Illustrations from Lafcadio Hearn’s Kott?: Being Japanese Curios with Sundry Cobwebs (1910)
If seen by day / A firefly / Is just a red-necked bug.” — Bash? (Date unknown)
Of the glimmering swarm gathering at twilight the catcher of fireflies entertained few romantic notions. To him his quarry — which drew gasps from the crowd gathered at the riverbank, which drew sighs from many a moonstruck poet — simply meant business.
On summer evenings he began work at dusk, a long bamboo pole hoisted on one shoulder and a bag of brown mosquito netting wound around his waist.
Thus equipped he stumped off for the willows among whose boughs hid his prize. He examined them for the tell-tale glow. The most luminous he struck with his pole. A rain of fireflies followed. Stunned from the blow, they proved easy pickings, their pain making them flare brighter. Before they could recover he scooped them up, popping
Frogs fill their bellies with fireflies until light shines through them like a candle-flame through a porcelain jar.
them in his mouth to save time. Only when his cheeks bulged would he pause to spit them in his net.
The firefly hunter worked into the small hours. Often he caught two, three thousand fireflies, which he would bring the next day to the local firefly broker, who appraised them according to their brilliance: the brighter their bellies, the higher their asking price. The insects usually fetched from three to thirteen sen per hundred.
“I often lingered on the grassy fields, gazing at the fireflies, and thinking of home,” writes novelist Shogyo Tamura, recalling in a 1910 issue of The Oriental Economic Review a trip he took to the United States. “But no young friends of mine in America could sympathize with any thoughts of mine about fireflies. The Americans seem to look upon the firefly simply as a subject for scientific research…. When I asked them if they do not think the glow of the firefly might perhaps have some poetic meaning, they replied that the question itself was poetical, and that personally they had no interest in the subject.”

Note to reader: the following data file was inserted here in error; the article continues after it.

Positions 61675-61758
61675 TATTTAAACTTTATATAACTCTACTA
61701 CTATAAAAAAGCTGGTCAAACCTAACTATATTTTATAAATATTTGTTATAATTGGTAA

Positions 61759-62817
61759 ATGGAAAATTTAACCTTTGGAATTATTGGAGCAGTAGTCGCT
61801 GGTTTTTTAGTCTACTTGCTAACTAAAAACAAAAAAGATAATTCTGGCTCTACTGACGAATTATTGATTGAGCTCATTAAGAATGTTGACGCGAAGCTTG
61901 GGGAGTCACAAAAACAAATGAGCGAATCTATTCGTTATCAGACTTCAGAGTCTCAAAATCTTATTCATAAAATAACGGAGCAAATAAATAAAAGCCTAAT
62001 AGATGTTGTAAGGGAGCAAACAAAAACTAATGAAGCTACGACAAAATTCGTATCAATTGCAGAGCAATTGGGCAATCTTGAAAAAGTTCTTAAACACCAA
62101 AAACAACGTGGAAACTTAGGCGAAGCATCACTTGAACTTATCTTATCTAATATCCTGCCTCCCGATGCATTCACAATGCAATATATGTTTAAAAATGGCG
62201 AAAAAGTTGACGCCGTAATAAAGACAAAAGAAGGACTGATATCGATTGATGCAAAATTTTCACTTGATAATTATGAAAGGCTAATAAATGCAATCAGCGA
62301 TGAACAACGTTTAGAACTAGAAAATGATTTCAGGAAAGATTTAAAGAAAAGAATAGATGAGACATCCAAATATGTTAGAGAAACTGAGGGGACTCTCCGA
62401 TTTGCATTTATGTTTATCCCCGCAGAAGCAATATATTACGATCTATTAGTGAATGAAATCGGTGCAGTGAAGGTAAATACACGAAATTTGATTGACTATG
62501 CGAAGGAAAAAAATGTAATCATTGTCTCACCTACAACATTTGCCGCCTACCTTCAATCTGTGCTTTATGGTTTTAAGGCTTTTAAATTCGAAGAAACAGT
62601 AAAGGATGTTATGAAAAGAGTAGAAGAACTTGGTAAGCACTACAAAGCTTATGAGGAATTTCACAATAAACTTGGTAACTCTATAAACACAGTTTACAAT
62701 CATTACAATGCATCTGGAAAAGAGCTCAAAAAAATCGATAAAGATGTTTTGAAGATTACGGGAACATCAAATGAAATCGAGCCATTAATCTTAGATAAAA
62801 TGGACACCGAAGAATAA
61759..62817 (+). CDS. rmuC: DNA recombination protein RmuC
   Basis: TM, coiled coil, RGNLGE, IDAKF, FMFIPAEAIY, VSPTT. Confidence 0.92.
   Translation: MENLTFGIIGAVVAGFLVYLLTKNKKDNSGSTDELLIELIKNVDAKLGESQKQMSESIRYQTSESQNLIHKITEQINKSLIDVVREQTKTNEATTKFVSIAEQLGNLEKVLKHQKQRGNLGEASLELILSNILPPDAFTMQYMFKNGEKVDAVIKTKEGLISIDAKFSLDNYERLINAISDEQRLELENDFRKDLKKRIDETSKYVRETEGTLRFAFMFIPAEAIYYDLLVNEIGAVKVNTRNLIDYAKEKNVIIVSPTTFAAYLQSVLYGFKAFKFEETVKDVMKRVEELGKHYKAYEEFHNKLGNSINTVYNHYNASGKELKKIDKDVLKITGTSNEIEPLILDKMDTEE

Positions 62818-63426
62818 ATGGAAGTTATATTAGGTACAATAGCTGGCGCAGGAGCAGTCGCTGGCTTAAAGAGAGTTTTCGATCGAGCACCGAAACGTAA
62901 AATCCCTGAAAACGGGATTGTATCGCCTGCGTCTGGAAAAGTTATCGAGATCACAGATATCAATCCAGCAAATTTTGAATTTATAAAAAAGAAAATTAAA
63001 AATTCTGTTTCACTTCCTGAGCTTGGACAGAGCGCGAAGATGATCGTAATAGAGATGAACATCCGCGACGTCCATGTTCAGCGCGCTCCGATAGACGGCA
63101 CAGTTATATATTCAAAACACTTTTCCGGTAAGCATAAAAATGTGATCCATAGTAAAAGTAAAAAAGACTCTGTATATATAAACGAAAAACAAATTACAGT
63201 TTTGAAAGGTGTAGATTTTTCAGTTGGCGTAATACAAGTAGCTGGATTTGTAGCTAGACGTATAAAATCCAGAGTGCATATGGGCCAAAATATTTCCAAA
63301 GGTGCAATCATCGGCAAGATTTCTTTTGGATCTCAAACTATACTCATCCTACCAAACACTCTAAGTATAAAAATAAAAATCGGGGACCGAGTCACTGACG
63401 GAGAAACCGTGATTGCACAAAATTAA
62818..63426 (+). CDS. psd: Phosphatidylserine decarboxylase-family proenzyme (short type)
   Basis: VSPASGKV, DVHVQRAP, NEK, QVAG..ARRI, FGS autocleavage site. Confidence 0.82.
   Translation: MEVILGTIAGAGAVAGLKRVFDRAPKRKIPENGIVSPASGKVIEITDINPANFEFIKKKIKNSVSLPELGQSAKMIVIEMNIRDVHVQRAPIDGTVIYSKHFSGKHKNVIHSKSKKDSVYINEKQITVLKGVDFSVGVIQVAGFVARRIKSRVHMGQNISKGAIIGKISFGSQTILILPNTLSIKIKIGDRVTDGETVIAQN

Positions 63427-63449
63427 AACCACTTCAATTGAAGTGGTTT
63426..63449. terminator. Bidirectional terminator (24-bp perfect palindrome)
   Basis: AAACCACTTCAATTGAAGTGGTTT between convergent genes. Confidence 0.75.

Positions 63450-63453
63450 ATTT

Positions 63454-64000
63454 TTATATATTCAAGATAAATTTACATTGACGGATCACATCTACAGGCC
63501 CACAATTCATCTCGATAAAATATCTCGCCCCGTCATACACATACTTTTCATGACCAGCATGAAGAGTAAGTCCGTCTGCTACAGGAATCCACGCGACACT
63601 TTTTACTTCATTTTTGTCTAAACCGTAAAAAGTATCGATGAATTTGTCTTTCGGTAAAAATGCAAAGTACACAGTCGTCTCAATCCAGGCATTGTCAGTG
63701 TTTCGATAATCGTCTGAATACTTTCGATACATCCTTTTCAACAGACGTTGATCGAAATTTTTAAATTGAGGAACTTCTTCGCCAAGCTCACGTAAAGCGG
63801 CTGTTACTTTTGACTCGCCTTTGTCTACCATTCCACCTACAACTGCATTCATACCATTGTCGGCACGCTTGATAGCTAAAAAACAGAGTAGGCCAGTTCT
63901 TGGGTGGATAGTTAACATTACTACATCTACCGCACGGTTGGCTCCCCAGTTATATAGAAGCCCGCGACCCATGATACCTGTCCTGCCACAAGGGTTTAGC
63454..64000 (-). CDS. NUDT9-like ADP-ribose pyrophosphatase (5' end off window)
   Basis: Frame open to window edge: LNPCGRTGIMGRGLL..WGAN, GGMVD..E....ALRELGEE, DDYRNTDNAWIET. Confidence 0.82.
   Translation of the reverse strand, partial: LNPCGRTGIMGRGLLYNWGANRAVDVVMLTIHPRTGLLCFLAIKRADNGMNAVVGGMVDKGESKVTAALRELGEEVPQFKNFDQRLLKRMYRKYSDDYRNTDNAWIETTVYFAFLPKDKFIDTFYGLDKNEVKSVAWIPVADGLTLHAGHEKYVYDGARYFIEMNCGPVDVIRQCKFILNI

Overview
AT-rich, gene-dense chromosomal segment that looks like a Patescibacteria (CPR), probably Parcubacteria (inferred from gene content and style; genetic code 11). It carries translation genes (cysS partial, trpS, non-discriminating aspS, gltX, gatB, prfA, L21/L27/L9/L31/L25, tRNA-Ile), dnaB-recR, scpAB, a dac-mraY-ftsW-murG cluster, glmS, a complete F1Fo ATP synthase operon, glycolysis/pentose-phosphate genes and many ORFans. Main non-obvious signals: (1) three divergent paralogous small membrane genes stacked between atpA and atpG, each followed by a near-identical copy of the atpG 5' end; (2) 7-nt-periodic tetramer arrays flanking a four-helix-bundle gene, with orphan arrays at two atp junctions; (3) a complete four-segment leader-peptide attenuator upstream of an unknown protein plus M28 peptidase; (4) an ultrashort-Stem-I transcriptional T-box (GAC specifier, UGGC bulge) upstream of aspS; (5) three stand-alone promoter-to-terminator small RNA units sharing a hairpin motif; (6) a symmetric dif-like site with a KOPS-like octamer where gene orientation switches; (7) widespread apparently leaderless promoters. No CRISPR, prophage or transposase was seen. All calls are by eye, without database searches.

Once sorted the broker thrust them, handfuls at a time, into gauze-wrapped boxes, which he placed on small wooden tables inscribed with the names of customers. He had to be careful; delicate creatures, fireflies live but a short time in captivity. To preserve them he fed them strips of moistened grass.
“Do I see only fireflies drifting with the current?,” wondered Chiyo of Kaga. “Or is the Night itself drifting, with its swarming of stars?”
From Katherine Russell’s “Japanese Refreshments” (1905): A Japanese afternoon or evening food should be served in small lacquer trays, but large plates of Japanese design are a satisfactory substitute…. Each plate may contain sushi (made of fish and rice), kuri-kinto (made of chestnuts and sweet potato), sembei (rice wafers), kasutera (sponge cake), amae (a sweet), shoga (ginger), namkin-maine (peanuts), and o’cha (tea).
In these cages the fireflies would abide until evening, at which time the restaurateurs arrived. Locating their names among the wooden tables, they would take their box off to their respective establishments, where for their patrons they would release its contents at sunset, as long custom prescribed. The firefly hunter meanwhile would take up his pole and net and head for the willow grove where the freed fireflies inevitability alighted….